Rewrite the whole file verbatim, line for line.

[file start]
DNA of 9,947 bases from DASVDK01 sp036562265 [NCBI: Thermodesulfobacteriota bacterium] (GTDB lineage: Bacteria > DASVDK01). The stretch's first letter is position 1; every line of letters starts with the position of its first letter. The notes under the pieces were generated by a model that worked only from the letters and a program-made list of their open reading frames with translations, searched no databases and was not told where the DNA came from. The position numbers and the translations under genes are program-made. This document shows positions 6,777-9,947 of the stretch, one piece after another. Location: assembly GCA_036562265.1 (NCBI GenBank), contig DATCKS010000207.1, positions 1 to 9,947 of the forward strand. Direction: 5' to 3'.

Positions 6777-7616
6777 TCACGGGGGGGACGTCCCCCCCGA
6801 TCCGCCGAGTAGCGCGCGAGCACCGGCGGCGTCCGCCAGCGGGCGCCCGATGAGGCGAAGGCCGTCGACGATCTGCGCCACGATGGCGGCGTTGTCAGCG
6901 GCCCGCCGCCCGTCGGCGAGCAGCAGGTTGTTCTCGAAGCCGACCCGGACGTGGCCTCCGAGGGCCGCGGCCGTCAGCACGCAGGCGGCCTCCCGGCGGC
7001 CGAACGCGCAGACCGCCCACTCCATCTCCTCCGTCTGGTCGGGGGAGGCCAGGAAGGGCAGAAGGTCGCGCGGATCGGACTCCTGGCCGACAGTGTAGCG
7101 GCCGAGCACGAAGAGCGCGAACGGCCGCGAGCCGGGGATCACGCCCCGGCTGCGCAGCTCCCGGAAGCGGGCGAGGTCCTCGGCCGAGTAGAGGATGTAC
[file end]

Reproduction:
DNA of 9,947 bases from DASVDK01 sp036562265 [NCBI: Thermodesulfobacteriota bacterium] (GTDB lineage: Bacteria > DASVDK01). The stretch's first letter is position 1; every line of letters starts with the position of its first letter. The notes under the pieces were generated by a model that worked only from the letters and a program-made list of their open reading frames with translations, searched no databases and was not told where the DNA came from. The position numbers and the translations under genes are program-made. This document shows positions 6,777-9,947 of the stretch, one piece after another. Location: assembly GCA_036562265.1 (NCBI GenBank), contig DATCKS010000207.1, positions 1 to 9,947 of the forward strand. Direction: 5' to 3'.

Positions 6777-7616
6777 TCACGGGGGGGACGTCCCCCCCGA
6801 TCCGCCGAGTAGCGCGCGAGCACCGGCGGCGTCCGCCAGCGGGCGCCCGATGAGGCGAAGGCCGTCGACGATCTGCGCCACGATGGCGGCGTTGTCAGCG
6901 GCCCGCCGCCCGTCGGCGAGCAGCAGGTTGTTCTCGAAGCCGACCCGGACGTGGCCTCCGAGGGCCGCGGCCGTCAGCACGCAGGCGGCCTCCCGGCGGC
7001 CGAACGCGCAGACCGCCCACTCCATCTCCTCCGTCTGGTCGGGGGAGGCCAGGAAGGGCAGAAGGTCGCGCGGATCGGACTCCTGGCCGACAGTGTAGCG
7101 GCCGAGCACGAAGAGCGCGAACGGCCGCGAGCCGGGGATCACGCCCCGGCTGCGCAGCTCCCGGAAGCGGGCGAGGTCCTCGGCCGAGTAGAGGATGTAC